Could California’s Emissions Rules Be Implemented Nationwide?
It’s possible. California’s emissions rules could soon be a template of sorts for America.
For the last four years, the Trump administration has been trying to reverse the Obama-era fuel efficiency standards and had little success. Essentially, it ended up in court and got stuck there. In fact, California and a few other states have filed suit to challenge the Trump rollback. However, under President-elect Joe Biden, the issue could go away entirely being that Biden was vice president when the Obama administration adopted the current emissions standards.
So instead of rolling any emissions standards back, a Biden administration could mean even stricter rules enforced. Reuters reports that current California standards could be used across the other 49 states. Automakers including Ford, Honda, BMW, and Volkswagen have struck a deal with California that falls somewhere between the Trump administration and Obama-era requirements. Meanwhile, GM, Toyota, Fiat Chrysler, Mazda, Subaru, Nissan, and Kia chose not to join the California emissions pact and sided with President Donald Trump.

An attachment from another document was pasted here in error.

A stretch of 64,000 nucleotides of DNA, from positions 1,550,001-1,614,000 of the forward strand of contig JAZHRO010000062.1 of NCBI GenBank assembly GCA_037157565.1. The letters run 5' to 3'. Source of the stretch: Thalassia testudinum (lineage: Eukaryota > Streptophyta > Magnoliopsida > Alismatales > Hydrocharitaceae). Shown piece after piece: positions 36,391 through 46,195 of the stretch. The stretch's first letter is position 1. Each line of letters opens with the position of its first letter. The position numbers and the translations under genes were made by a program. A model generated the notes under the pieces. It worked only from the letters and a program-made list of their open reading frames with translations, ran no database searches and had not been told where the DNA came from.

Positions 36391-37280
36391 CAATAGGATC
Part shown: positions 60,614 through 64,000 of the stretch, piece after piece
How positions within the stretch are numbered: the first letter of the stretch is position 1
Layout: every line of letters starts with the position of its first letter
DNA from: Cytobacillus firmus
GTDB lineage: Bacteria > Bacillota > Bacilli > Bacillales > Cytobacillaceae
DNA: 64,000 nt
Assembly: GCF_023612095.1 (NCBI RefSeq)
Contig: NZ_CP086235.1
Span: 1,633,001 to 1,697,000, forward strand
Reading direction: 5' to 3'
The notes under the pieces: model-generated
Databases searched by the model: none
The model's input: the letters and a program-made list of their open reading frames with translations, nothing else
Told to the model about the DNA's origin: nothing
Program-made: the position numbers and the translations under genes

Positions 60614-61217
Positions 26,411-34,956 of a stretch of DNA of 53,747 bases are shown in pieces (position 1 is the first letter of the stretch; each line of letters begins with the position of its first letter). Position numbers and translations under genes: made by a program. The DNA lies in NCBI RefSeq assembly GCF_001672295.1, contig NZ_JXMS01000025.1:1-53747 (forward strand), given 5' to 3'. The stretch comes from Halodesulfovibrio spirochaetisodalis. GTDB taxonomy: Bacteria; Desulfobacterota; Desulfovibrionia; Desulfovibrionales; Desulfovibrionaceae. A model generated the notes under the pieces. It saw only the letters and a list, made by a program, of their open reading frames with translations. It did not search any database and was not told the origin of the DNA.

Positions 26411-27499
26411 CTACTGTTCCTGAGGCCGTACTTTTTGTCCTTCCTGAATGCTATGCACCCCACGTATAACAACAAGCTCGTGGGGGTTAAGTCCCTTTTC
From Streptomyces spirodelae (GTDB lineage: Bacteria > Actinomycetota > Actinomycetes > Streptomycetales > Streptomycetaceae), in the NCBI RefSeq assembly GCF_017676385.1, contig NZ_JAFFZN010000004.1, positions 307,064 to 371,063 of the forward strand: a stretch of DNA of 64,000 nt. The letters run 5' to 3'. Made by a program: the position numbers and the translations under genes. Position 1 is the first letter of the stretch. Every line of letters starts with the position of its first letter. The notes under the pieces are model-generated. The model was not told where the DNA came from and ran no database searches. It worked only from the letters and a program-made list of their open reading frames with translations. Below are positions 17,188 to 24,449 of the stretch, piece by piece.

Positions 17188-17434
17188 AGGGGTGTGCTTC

Mary Nichols is currently the chairwoman of the California Air Resources Board and who sources say could be the next federal environment chief, has said that California’s agreement with major automakers for fuel efficiency requirements could serve as a “good template” for federal standards through 2025.
These tougher standards could cost automakers billions of dollars and they are preparing to battle it out in court. That being said, President-elect Biden has vowed to negotiate “ambitious fuel economy standards” with both industry and environmental groups.
Nichols has stated that as the industry shifts away from internal combustion vehicles toward electric and other zero-emissions models, “Our future is not with the internal combustion engine.”
Granted, changes wouldn’t be made right away as there are lots of items that need to be reversed, changes could soon be coming.